Inclusive Meetings

Meetings are a unique insight into the culture of any organisation.  MIT Sloan Management research suggests that meetings have  increased in length and frequency, to the point where executives  spend an average of nearly 23 hours a week in meetings, up from  less than ten hours in the 1960s.99 Tony Prophet, the chief equality  officer at Salesforce, thinks meetings offer a prime opportunity for  change. Meetings are filled with ‘thousands of moments’ that reflect  the culture of an organization and the culture of more or less inclusion.  Tony likes to ask people to think about the last meeting they were  in. He asks us to reflect on some key questions.

 - Who spoke?

- Who took the majority of the airtime?

- Who was checking their messages when a certain person was  talking and started paying attention when someone else was  talking?

- Who threw an idea at the table that wasn’t received as a great  idea and ten minutes later, who else put the same idea on the  table and all of a sudden, it’s an incredible idea?

- Who interrupted?

- Who was interrupted?

- Who did you not hear from?

- Who got invited to the meeting?

- Who didn’t get invited?

In other words, we need to pay attention to how inclusive our  meetings are and make changes where we see an opportunity for  greater inclusion. Small and subtle shifts in how meetings are run  can make an outsized difference to company culture.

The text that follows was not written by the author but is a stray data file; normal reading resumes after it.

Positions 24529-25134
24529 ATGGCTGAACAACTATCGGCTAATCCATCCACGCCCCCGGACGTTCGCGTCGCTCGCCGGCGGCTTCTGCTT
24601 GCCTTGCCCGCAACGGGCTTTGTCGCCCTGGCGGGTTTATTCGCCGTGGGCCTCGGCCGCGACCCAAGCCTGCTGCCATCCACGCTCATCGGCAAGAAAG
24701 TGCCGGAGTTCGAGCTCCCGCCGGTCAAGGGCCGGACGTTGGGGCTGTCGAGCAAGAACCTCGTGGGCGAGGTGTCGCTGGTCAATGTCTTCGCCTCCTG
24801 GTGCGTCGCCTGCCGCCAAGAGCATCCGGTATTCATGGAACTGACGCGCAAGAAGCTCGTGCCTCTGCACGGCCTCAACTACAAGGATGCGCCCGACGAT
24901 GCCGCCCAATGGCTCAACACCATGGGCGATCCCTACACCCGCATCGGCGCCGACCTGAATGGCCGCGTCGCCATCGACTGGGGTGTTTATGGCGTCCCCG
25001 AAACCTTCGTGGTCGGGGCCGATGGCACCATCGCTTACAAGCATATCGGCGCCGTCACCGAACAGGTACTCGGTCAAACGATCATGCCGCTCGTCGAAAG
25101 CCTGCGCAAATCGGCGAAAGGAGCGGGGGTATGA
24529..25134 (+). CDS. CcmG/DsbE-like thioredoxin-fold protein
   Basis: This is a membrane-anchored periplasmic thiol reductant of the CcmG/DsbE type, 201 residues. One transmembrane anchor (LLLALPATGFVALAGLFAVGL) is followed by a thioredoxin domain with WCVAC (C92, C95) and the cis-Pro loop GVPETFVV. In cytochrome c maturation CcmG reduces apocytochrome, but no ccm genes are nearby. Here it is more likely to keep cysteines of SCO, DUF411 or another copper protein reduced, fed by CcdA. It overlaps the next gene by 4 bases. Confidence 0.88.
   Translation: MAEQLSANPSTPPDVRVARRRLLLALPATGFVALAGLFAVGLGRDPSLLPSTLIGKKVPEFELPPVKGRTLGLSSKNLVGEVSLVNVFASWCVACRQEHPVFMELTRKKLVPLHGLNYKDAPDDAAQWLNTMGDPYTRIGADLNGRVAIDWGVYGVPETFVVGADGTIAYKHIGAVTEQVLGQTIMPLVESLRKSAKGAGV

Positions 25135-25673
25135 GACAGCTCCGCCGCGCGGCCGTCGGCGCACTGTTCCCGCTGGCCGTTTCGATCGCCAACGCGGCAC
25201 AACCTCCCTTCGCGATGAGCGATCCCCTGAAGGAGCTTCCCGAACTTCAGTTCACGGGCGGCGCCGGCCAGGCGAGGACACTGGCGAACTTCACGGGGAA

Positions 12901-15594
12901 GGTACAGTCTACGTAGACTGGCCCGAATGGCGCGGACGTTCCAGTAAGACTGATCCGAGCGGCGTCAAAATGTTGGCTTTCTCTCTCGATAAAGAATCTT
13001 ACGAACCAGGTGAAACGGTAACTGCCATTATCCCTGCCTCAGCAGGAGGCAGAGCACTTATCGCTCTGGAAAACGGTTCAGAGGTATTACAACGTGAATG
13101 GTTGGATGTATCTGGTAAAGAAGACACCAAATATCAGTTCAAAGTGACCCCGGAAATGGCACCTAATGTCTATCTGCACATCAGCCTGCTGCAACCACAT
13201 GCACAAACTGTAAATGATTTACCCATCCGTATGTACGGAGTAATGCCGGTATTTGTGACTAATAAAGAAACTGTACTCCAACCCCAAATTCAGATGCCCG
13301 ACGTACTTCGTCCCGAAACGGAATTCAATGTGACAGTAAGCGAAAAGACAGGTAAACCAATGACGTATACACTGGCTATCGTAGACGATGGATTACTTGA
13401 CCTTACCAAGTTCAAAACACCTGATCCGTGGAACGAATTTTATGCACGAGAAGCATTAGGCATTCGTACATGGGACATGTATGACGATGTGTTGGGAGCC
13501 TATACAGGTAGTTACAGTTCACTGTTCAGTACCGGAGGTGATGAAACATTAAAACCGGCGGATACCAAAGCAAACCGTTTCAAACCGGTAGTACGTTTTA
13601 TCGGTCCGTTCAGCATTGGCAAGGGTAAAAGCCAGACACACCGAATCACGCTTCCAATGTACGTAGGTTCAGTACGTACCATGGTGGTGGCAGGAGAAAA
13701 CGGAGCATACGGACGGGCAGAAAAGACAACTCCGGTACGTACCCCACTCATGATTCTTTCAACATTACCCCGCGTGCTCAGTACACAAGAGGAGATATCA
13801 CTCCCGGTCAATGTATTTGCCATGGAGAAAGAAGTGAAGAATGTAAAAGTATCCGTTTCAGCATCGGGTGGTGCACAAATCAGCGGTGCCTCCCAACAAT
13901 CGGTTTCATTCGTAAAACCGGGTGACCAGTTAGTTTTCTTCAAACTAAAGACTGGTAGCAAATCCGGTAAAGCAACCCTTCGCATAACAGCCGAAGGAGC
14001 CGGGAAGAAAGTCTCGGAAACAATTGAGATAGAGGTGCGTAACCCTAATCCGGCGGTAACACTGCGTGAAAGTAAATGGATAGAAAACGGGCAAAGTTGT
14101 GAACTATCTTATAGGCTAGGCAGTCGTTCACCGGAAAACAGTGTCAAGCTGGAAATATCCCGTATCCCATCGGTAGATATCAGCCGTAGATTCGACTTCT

Clarify Communication

Daily communication between colleagues is another area where  inclusion can shine or be diminished. Social psychologist Justin  Kruger and behavioural scientist Nick Epley have shown how most  people overestimate the accuracy of their communication. In 2005,  they ran a study where they had participants read a series of  statements and they were told to communicate with a range of  emotions, including: sarcasm; seriousness; anger; or sadness.100  They did this either by email, as a voice recording, or face-to-face.  They were asked how accurate they thought other people would be  in decoding the tone of their statements. Overall, the communicators  thought that other people would be pretty accurate in decoding their  messages. The researchers showed these statements to other people  and asked them to actually label the tone of the communication.

As you can see from the chart below, people overestimated their  accuracy on every dimension. The worst discrepancy, however, was  with email. Email carries no non-verbal information, tone of voice or  other para-linguistic cues. But when people are writing their emails,  they ‘hear’ them in the correct tone. You may not even know there  is miscommunication. When it comes to important messages you  draft, never simply read it to yourself in your head. Ask another  person to read it out loud to you. Think about how it sounds and ask  them what they think you mean. Remember to consider the emotional  tone of your emails as much as the intellectual content.


“Allow the space for individuals to develop their inner lives, in the  midst of busy and at times, stressful outer lives.”